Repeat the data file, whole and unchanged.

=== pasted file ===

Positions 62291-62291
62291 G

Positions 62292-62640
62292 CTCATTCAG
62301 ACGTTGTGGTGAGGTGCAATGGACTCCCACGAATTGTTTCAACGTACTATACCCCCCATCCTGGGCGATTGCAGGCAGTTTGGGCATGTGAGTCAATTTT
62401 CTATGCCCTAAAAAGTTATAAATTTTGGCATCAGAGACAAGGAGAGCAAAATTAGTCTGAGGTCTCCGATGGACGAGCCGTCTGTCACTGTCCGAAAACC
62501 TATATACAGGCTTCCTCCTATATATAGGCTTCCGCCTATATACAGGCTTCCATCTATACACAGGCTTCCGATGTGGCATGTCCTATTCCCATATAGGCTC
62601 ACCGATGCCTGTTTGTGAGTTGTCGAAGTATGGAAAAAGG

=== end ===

Positions 62291-62291
62291 G

Positions 62292-62640
62292 CTCATTCAG
62301 ACGTTGTGGTGAGGTGCAATGGACTCCCACGAATTGTTTCAACGTACTATACCCCCCATCCTGGGCGATTGCAGGCAGTTTGGGCATGTGAGTCAATTTT
62401 CTATGCCCTAAAAAGTTATAAATTTTGGCATCAGAGACAAGGAGAGCAAAATTAGTCTGAGGTCTCCGATGGACGAGCCGTCTGTCACTGTCCGAAAACC
62501 TATATACAGGCTTCCTCCTATATATAGGCTTCCGCCTATATACAGGCTTCCATCTATACACAGGCTTCCGATGTGGCATGTCCTATTCCCATATAGGCTC
62601 ACCGATGCCTGTTTGTGAGTTGTCGAAGTATGGAAAAAGG